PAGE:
COLUMBIA, Mo. (AP) -- Gary Pinkel says he'll always be a Toledo Rocket. Well, almost always.
''Just a great place, great people,'' the Missouri coach said. ''But once game time comes, trust me, you focus and you go. So I'll be able to do that.''
The 24th-ranked Tigers travel for the first time Saturday to Toledo, where Pinkel coached from 1991-2000 and compiled a 73-37-3 record. He won the Mid-American Conference title in 1995 and was inducted into the school's athletic Hall of Fame in 2009 as the Rockets' winningest head coach.
Four of Pinkel's assistant coaches at Missouri also have experience at Toledo, including defensive coordinator Dave Steckel, who hopes the early start time will have a sedative effect on fans.
''Hopefully they'll be hungover from the night before and not as loud because they have headaches or something,'' he said light-heartedly. ''Toledo has great fans. They're blue-collar fans, which I really like because I'm a blue-collar guy myself.''
Missouri (1-0) will become the first Southeastern Conference team to play at the Glass Bowl after defeating the Rockets (1-0) last season 38-23 in Columbia. While Toledo coach Matt Campbell says the city and university will be excited to host such an opponent, he knows the game shouldn't be about the Tigers.
''If you put so much stock into who you're playing, what type of game it is, you can really get yourself in trouble,'' he said. ''We've been down this road enough to understand it's all about us right now.''
Here are five things to know about the matchup:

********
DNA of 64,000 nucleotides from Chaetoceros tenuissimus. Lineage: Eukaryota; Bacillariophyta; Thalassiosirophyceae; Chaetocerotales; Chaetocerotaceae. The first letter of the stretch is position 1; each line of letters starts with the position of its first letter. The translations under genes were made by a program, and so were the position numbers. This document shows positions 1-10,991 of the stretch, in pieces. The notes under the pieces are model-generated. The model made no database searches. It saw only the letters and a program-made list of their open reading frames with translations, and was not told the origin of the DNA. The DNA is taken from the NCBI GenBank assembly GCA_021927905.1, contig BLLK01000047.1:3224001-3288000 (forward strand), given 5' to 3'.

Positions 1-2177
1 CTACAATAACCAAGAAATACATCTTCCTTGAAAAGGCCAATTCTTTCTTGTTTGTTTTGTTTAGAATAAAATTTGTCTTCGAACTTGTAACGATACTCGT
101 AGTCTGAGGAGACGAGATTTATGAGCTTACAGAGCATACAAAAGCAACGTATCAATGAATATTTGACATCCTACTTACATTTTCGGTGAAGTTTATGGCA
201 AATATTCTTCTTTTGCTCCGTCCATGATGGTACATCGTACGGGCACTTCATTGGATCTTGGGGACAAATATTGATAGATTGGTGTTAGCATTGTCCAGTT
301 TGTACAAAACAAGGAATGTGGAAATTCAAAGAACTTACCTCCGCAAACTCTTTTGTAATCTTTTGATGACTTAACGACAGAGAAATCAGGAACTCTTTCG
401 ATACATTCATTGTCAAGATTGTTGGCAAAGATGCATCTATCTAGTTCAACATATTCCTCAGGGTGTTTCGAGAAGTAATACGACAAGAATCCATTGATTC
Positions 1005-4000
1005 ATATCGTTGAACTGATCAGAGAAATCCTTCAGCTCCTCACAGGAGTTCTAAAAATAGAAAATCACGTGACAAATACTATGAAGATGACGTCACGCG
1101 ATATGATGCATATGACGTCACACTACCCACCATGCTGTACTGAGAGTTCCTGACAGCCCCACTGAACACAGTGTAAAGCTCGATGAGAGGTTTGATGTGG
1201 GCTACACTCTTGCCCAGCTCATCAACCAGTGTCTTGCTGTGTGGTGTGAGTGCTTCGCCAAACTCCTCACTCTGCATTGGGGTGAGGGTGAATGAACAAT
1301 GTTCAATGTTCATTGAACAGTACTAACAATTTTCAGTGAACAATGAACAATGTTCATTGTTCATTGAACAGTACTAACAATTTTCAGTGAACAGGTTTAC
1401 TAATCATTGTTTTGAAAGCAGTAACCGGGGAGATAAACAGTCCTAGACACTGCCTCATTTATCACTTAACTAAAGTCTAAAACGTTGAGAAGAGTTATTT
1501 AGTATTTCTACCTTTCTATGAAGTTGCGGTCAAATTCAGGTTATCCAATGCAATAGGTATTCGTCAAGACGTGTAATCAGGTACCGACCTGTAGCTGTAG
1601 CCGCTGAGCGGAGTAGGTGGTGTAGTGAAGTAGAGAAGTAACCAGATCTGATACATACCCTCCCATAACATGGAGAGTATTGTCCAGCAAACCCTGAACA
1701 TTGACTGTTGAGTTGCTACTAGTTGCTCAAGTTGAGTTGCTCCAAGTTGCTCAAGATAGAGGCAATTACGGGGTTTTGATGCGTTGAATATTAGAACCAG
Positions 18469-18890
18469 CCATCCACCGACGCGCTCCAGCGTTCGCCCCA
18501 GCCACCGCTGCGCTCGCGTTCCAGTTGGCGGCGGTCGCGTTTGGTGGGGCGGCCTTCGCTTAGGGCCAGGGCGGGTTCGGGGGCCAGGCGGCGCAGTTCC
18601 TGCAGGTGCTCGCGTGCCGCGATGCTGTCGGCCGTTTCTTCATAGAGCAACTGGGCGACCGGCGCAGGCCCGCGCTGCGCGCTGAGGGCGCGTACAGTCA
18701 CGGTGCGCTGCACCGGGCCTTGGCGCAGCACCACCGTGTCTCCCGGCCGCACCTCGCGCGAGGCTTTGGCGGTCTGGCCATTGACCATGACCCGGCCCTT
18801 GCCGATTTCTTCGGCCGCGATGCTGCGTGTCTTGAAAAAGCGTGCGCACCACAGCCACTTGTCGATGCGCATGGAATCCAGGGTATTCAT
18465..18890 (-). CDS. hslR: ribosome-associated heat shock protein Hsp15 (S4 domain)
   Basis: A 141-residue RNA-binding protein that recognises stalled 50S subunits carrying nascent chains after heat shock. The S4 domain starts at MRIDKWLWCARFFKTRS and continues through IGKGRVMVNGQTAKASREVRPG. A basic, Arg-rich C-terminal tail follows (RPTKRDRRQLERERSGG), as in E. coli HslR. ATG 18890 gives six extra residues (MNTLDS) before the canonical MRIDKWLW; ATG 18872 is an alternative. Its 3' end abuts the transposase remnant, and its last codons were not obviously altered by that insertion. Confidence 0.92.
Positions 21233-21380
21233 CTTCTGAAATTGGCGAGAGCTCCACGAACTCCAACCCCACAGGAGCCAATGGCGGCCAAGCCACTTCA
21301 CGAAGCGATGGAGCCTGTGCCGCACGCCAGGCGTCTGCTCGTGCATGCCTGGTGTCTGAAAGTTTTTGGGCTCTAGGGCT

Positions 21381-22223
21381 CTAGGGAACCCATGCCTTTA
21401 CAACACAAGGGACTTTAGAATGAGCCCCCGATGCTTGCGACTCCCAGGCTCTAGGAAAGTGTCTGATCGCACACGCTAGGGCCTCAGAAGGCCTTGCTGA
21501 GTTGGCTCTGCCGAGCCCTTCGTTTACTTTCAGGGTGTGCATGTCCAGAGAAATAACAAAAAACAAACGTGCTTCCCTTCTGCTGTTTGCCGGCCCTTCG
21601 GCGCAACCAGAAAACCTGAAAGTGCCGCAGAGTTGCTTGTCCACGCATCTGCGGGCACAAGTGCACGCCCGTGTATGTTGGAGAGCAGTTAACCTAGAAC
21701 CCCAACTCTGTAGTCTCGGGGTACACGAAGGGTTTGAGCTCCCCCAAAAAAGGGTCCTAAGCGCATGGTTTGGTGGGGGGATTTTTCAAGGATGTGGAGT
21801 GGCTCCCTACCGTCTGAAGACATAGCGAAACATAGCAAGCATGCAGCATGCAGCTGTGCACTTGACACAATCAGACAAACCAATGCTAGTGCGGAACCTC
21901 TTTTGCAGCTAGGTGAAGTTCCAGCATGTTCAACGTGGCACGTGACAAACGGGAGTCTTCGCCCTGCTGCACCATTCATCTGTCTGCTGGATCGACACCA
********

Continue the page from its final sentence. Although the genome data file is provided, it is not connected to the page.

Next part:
MATY MAUK: Playing at Toledo will also be a homecoming for Missouri's sophomore quarterback, who grew up 75 miles to the south in Kenton. Mauk estimated ''a few hundred'' people would travel to watch him play, but added that he wouldn't get sentimental about returning close to home. Campbell recruited Mauk, calling him one of the best quarterbacks in the country because of his ability to escape pocket pressure.
PHILLIP ELY: After transferring from Alabama in 2013, Toledo's junior quarterback has experience facing SEC schools. He played in six games as a backup with the Crimson Tide, completing 3 of 4 passes for 42 yards and a touchdown. In his first career start last week against New Hampshire, he converted 24 of 34 passes for 337 yards and four scores. Ely says he's preparing the same way for Missouri as he did for the Wildcats.
SLOW START: Toledo trailed New Hampshire last week 14-3 midway through the second quarter before scoring touchdowns on seven consecutive possessions and amassing 666 total yards. Ely chalked the early deficit up to shaking off the rust from the offseason, and that once the team relaxed, it bounced back. The Rockets will be hard-pressed to use the same strategy against Missouri, though.
SACKS: Toledo didn't allow a sack against New Hampshire and led the nation last season with only six sacks allowed. The team returns five senior offensive linemen, whom Steckel called ''very nasty, tough players. And I mean nasty in a good way.'' The Tigers led the SEC with 41 sacks last year, but were shut out against Toledo. Missouri defensive ends Markus Golden and Shane Ray (2.5 combined sacks last week) prefer to have a different outcome this year.
TURNOVERS: Missouri has forced opponents into committing at least one turnover in each of its last 45 games, the longest such streak in the country. That includes last year's matchup with the Rockets, when Golden returned an interception 70 yards for a touchdown. If Toledo wants to win its 500th game in school history, it needs to protect the football.